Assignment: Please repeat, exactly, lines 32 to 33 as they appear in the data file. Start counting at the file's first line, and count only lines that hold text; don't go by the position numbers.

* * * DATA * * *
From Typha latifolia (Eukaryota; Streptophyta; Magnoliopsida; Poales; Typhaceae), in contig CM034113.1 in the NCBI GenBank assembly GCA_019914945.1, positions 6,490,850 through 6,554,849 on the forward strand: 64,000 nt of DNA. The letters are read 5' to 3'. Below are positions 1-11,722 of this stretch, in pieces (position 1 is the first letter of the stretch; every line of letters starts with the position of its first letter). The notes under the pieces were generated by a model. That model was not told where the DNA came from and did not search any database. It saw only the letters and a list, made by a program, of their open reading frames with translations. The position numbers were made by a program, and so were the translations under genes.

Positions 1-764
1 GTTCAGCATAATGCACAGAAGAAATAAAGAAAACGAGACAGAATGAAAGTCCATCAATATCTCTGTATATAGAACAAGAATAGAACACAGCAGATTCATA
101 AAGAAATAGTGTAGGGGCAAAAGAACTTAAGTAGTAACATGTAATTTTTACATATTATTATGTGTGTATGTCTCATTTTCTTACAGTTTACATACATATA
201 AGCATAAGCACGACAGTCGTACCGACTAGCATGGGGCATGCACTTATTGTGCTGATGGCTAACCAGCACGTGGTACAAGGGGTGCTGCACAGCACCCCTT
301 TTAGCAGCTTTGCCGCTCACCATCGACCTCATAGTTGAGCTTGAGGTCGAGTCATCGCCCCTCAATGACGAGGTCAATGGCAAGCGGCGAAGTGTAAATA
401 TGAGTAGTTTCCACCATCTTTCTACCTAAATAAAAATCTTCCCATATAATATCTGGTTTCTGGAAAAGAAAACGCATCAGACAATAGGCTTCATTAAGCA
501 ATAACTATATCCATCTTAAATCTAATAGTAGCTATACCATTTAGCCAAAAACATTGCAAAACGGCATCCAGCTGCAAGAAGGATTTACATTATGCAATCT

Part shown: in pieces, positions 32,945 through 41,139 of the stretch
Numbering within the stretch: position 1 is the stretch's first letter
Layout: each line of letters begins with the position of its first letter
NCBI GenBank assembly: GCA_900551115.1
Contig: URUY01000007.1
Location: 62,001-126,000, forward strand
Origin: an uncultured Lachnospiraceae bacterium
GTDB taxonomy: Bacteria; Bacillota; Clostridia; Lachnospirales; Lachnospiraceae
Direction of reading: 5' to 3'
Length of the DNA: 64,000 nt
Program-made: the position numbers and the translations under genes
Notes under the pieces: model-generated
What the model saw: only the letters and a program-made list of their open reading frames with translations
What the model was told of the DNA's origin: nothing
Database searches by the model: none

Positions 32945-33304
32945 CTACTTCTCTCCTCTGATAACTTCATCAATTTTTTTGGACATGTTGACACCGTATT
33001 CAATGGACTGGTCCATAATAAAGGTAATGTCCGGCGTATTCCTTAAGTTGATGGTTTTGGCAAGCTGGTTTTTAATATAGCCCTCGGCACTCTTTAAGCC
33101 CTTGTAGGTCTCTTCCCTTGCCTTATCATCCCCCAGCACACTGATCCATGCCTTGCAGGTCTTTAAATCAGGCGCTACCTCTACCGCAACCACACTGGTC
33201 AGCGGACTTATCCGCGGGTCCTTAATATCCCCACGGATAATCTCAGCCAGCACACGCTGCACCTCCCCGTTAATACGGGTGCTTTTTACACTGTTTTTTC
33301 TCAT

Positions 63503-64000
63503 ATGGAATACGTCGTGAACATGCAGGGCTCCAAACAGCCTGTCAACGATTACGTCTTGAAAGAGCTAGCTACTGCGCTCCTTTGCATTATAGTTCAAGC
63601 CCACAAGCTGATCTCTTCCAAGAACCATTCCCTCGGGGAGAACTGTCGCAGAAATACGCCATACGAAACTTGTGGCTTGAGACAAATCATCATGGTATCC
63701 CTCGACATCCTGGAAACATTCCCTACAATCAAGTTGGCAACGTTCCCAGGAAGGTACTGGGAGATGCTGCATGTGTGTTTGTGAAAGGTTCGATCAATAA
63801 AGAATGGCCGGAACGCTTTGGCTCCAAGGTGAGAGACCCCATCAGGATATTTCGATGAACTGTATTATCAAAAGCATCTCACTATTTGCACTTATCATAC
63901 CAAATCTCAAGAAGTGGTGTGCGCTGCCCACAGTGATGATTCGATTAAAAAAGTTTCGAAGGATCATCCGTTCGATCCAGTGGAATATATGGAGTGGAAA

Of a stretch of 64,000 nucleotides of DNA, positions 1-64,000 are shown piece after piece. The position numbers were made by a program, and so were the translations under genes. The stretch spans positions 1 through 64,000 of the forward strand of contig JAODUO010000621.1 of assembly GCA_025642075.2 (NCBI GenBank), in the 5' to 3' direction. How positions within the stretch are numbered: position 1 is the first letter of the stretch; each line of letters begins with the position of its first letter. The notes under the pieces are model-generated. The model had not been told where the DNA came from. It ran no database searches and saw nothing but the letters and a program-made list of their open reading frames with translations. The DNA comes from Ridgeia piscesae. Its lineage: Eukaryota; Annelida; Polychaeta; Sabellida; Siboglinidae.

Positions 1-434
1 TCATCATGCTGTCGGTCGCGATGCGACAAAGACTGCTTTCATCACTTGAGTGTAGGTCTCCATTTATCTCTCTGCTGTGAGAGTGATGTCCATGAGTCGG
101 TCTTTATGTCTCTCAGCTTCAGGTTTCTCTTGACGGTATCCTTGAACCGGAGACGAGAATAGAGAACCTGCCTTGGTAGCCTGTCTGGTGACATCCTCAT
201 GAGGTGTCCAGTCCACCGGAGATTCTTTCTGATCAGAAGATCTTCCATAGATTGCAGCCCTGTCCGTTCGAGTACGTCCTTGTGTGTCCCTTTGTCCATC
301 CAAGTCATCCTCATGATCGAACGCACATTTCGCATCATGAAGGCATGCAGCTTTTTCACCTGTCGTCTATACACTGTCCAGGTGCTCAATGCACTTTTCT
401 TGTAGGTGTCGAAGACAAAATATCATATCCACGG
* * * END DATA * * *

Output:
63601 CCACAAGCTGATCTCTTCCAAGAACCATTCCCTCGGGGAGAACTGTCGCAGAAATACGCCATACGAAACTTGTGGCTTGAGACAAATCATCATGGTATCC
63701 CTCGACATCCTGGAAACATTCCCTACAATCAAGTTGGCAACGTTCCCAGGAAGGTACTGGGAGATGCTGCATGTGTGTTTGTGAAAGGTTCGATCAATAA